N.C. cotton, peanut production up; corn, soybeans, tobacco down

by | Aug 13, 2010

Photo of cotton plants

Cotton production in North Carolina is up 17 percent this year.

The USDA released another snapshot of North Carolina’s 2010 growing season today, and, as is usually the case with these reports, it contained both good news and not-so-good news.

The good news

Production of cotton and peanuts is up compared with last year. Cotton production is forecast at 890,000 bales, an increase of 17 percent.  Peanut production is forecast at 282 million pounds, a 15 percent increase.

The production increases are attributable to higher acreage. Cotton acres soared to 565,000 this year, compared with 370,000 from a year ago. Peanut acreage is projected at 94,000, up 28,000 from last year.

The not-so-good news

Despite a 50,000 increase in harvested acres, corn production is forecast to be 76.5 million bushels, 18 percent fewer than last year. Soybean production is down 23 percent, to 45.6 million bushels. Harvested acres of soybeans are projected to be 1.5 million, down 230,000 from 2009.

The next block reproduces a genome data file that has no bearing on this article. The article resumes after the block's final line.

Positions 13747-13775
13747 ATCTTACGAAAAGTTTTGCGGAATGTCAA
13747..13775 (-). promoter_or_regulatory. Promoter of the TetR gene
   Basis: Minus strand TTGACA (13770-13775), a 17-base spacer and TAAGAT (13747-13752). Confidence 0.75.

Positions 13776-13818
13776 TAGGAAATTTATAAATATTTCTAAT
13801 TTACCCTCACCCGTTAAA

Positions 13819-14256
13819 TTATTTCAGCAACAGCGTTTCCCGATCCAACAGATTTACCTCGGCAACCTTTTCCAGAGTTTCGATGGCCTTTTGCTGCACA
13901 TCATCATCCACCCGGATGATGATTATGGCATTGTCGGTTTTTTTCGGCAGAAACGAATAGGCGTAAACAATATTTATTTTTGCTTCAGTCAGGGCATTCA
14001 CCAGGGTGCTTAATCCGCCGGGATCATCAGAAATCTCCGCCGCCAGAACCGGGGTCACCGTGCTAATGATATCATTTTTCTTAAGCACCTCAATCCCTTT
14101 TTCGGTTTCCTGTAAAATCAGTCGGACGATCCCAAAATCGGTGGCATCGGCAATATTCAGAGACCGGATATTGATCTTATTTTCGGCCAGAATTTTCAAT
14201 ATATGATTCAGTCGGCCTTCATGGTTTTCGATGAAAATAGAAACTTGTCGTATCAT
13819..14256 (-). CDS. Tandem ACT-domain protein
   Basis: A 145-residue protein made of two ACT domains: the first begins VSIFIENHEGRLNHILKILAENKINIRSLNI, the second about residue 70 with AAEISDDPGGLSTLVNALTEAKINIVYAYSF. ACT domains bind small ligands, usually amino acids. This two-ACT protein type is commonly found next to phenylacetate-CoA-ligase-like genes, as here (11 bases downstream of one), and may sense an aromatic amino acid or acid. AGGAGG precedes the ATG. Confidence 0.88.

Production of flue-cured tobacco is forecast at 360.8 million pounds, a 14 percent drop from last year. Acreage is projected at 164,000 this year, down 10,000 acres.

Yields down across the field

The really not-so-good news is that yields for all these crops are down this year, largely due to the hot, dry conditions in many areas of the state this summer. Here are the numbers:

  • Corn: 90 bushels per acre, down 27 bushels from last year.
  • Cotton: 756 pounds per acre, a drop from last year’s record 990 pounds.
  • Peanuts: 3,000 pounds per acre, down 700 pounds from last year’s record.
  • Soybeans: 30 bushels per acre, a drop of 4 bushels.
  • Flue-cured tobacco: 2,200 pounds per acre, down 200 pounds.

To read the USDA’s full August report for North Carolina, click here.